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Does Microfinance in India serving to poor

Does Microfinance in India serving to poor
MBA Aspirants are expected to know and understand the current scenario of economic conditions of Indian rural market. This general awareness will help you in GD/WAT and PI.
Read: Does Microfinance in India serving to poor? 
Microfinance is a source of financial services for people who do not have access to banks and other financial institutions. Generally, banks do not provide financial services such as loans to people with little or no income. This is where microfinance comes in to save the day. Those who promote micro financing believe that the provision of financial services to those with little or no income will help the poor out of poverty. 
The history of micro financing can be traced back to the 1800s, when theorist Lysander Spooner wrote about the benefits of small credits to farmers and budding entrepreneurs and showed how microfinance could help people from low-income families escape the vicious cycle of poverty. Today, we have Muhammad Yunus, who pioneered the modern concepts of microfinance and microcredit and founded the Grameen Bank in 1983, which provides small loans to the poor without any deposit. 
In India, microfinance operates through two channels, namely Self Help Groups – Bank Linkage Programme (SBLP) and Micro Finance Institutions (MFIs). The Self Help Groups-Bank Linkage Programme is a bank-led microfinance channel, initiated by the National Bank for Agriculture and Rural Development in 1992. Under the Self Help Groups (SHGs) model, members are encouraged to form groups of around ten or fifteen and contribute their savings to the group on a regular basis. From these savings, small loans are provided to the members. 
At a later stage, these SHGs are given bank loans for the purpose of income generation. This model, where members bring their savings to the group and past loans are recovered and new loans are disbursed to the members, has been successful in India and it is becoming popular too. In fact, once the SHGs become stable, they start working on their own, with little or no help from non-governmental organisations, the Small Industries Development Bank of India and the National Bank for Agriculture and Rural Development.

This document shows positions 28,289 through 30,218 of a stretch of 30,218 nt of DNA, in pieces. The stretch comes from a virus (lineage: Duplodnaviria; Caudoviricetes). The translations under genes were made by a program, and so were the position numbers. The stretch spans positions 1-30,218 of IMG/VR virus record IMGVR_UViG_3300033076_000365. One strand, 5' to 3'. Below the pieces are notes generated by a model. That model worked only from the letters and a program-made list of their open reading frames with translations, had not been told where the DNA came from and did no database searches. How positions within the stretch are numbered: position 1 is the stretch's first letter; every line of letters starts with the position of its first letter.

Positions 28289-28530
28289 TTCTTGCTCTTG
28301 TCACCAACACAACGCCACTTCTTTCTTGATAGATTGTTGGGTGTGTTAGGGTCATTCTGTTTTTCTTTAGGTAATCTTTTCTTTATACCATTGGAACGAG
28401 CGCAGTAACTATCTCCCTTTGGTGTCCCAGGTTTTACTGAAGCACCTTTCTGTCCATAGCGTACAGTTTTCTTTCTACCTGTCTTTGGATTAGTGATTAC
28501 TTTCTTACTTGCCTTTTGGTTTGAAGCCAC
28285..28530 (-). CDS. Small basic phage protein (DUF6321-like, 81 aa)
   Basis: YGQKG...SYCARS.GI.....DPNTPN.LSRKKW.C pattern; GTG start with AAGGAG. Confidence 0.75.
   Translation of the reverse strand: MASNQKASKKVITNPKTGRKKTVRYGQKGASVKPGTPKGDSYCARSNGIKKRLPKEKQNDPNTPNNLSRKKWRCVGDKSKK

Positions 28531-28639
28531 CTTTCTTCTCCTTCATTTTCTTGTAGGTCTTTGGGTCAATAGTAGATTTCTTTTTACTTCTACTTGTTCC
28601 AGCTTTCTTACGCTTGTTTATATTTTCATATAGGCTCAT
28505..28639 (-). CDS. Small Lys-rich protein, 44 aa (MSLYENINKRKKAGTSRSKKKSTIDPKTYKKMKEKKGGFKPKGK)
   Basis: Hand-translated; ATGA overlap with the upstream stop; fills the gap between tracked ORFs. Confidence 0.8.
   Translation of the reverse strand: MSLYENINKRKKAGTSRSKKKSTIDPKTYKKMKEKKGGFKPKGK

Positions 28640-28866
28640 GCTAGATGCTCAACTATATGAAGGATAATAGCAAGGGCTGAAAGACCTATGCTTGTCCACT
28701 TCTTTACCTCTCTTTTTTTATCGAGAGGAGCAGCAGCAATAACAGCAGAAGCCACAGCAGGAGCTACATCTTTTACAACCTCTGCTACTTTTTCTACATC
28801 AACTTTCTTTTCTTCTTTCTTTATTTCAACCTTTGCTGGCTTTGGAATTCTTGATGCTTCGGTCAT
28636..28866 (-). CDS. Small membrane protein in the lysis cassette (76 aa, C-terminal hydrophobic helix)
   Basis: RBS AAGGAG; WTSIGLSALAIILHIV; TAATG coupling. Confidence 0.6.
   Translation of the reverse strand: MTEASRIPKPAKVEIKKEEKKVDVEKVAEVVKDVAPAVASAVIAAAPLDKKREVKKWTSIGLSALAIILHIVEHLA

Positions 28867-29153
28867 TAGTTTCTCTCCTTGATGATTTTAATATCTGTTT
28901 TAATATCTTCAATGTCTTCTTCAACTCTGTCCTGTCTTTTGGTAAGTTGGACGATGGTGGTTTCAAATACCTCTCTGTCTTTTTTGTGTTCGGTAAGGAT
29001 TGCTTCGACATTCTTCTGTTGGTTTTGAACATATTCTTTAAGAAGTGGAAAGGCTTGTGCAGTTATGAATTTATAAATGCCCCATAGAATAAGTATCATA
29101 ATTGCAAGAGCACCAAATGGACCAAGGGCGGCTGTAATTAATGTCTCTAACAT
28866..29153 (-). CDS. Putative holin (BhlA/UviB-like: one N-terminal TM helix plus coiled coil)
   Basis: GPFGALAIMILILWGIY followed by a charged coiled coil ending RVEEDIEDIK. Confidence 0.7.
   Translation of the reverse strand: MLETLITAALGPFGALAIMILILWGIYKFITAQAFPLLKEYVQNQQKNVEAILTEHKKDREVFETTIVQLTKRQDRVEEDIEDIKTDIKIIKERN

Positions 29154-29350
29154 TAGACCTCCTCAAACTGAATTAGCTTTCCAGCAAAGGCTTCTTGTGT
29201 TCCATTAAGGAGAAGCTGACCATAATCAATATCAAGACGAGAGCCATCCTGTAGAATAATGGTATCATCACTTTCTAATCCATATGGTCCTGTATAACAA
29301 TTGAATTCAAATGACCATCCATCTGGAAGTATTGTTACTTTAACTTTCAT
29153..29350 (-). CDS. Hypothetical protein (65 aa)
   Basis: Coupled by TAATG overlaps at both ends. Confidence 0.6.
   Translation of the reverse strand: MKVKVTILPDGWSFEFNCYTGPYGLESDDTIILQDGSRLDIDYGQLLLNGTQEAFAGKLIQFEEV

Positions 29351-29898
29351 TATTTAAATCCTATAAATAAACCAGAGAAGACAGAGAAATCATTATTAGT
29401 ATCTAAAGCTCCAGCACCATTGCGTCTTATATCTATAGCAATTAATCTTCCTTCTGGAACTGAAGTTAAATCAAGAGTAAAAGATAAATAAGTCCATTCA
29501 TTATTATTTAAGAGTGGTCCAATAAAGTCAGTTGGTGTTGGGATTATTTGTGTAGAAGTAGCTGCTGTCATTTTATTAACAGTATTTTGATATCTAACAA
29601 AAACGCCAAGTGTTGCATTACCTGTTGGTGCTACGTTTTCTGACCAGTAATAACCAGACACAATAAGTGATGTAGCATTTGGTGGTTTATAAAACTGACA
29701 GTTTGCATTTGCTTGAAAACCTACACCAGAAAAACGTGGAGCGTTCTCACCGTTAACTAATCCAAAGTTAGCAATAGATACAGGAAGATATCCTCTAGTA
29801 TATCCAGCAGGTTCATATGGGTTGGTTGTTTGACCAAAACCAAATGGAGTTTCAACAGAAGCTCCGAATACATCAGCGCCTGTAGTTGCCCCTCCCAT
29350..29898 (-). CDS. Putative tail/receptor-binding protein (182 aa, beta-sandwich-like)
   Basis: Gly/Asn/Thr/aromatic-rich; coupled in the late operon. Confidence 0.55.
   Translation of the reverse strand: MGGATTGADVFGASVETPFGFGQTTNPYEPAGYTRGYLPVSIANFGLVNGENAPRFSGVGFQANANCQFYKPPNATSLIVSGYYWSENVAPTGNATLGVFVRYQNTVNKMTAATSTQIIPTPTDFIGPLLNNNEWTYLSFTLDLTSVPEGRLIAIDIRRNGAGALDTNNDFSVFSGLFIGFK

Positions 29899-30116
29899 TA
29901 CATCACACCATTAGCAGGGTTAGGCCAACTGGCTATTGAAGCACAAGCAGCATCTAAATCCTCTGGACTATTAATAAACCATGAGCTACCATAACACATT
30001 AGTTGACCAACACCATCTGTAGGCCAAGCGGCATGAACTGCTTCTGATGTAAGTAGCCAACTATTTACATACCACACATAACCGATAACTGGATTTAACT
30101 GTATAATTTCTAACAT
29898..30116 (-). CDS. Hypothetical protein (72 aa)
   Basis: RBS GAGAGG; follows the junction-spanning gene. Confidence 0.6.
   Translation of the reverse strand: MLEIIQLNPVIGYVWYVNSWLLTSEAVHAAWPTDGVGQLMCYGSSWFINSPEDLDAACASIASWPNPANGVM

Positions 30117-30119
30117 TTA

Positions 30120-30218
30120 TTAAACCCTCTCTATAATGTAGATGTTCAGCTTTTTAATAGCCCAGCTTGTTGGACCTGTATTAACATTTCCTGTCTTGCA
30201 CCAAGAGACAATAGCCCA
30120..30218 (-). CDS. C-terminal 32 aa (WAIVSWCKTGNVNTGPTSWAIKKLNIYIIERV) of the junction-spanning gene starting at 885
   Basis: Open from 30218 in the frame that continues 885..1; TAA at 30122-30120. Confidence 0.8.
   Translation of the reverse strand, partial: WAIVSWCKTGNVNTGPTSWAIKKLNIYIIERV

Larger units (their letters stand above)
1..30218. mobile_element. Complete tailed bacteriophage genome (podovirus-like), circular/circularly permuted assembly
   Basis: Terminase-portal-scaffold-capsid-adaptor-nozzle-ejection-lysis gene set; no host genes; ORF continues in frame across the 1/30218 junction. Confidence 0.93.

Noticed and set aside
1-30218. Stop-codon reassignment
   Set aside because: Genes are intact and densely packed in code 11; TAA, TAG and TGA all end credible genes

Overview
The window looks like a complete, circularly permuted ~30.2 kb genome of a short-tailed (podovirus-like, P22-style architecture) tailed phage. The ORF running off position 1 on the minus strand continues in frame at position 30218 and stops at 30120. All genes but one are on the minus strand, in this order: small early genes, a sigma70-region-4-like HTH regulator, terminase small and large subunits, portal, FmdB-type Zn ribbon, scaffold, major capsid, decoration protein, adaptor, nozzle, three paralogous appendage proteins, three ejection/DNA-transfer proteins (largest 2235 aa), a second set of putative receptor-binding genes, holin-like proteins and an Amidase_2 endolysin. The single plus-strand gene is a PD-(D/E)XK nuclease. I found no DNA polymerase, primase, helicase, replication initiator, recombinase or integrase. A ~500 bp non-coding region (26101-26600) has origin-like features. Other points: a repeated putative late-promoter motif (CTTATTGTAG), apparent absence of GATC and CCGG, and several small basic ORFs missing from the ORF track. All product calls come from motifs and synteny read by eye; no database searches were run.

The other channel through which microfinance operates in India is MFIs. These institutions have microfinance as their main operation and they lend money through the Joint Liability Group (JLG) concept. A JLG is essentially a group comprising five to ten people that seeks bank loans against a mutual guarantee. Organisations that fall under the category of MFIs are non-banking financial companies, Section-25 companies, societies and trusts, and they constitute around 42% of the microfinance sector with regard to loan portfolio in India. 
In December 2013, Rural Development Minister Jairam Ramesh stressed the need to overhaul the business and regulatory structures of India’s microfinance institutions with focus and emphasis on increasing financial inclusion and building social capital as opposed to the profit driven models. He mentioned that the bank-linked SHG model is by far the most successful Indian innovation in the microfinance sector. In fact, the Self-Employed Women’s Association, SEWA, has been successful because it employs the SHG model.
The microfinance sector in India is thriving and has empowered lakhs of poor and underprivileged people in India. In fact, reports claim that banks in the public sector have managed to disburse close to Rs 20,000 crores through self help groups in 2012-2013. And it is hoped that through micro financing, more Indian men and women will be able to break free from the vicious cycle of poverty, which has been haunting the country for centuries.